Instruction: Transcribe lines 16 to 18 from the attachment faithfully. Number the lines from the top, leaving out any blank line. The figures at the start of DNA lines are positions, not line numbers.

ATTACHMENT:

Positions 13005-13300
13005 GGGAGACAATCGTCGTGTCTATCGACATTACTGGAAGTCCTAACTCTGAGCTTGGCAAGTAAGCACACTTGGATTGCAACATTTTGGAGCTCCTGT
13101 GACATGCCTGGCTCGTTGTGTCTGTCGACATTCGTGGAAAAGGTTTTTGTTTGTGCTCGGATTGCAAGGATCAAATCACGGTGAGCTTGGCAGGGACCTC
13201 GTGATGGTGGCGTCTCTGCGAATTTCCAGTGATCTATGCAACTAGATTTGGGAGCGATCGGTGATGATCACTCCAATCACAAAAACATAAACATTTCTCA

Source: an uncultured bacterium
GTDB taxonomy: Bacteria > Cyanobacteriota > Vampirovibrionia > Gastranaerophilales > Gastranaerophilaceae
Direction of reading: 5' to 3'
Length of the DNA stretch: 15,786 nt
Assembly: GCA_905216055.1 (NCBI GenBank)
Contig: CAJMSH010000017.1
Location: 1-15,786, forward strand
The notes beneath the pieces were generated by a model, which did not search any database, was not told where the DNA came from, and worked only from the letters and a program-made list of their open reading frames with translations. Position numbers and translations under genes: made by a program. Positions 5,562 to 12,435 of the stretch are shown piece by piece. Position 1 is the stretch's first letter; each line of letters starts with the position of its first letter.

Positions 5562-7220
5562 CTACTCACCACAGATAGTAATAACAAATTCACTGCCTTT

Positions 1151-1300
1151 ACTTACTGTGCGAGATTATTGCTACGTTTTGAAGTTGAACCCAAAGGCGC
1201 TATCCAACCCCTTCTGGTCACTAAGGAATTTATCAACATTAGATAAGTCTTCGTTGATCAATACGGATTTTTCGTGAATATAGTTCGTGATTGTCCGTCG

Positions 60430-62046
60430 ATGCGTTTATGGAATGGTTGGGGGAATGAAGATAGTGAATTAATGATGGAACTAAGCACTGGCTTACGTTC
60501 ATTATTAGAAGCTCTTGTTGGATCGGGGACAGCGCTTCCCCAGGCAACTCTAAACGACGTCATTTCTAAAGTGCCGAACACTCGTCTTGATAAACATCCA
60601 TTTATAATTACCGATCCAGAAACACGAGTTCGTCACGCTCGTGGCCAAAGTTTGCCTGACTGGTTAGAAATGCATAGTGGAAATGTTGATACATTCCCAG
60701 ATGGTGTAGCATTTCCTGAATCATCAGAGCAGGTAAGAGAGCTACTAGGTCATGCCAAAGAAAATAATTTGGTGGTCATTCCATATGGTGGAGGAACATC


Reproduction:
1151 ACTTACTGTGCGAGATTATTGCTACGTTTTGAAGTTGAACCCAAAGGCGC
1201 TATCCAACCCCTTCTGGTCACTAAGGAATTTATCAACATTAGATAAGTCTTCGTTGATCAATACGGATTTTTCGTGAATATAGTTCGTGATTGTCCGTCG

Positions 60430-62046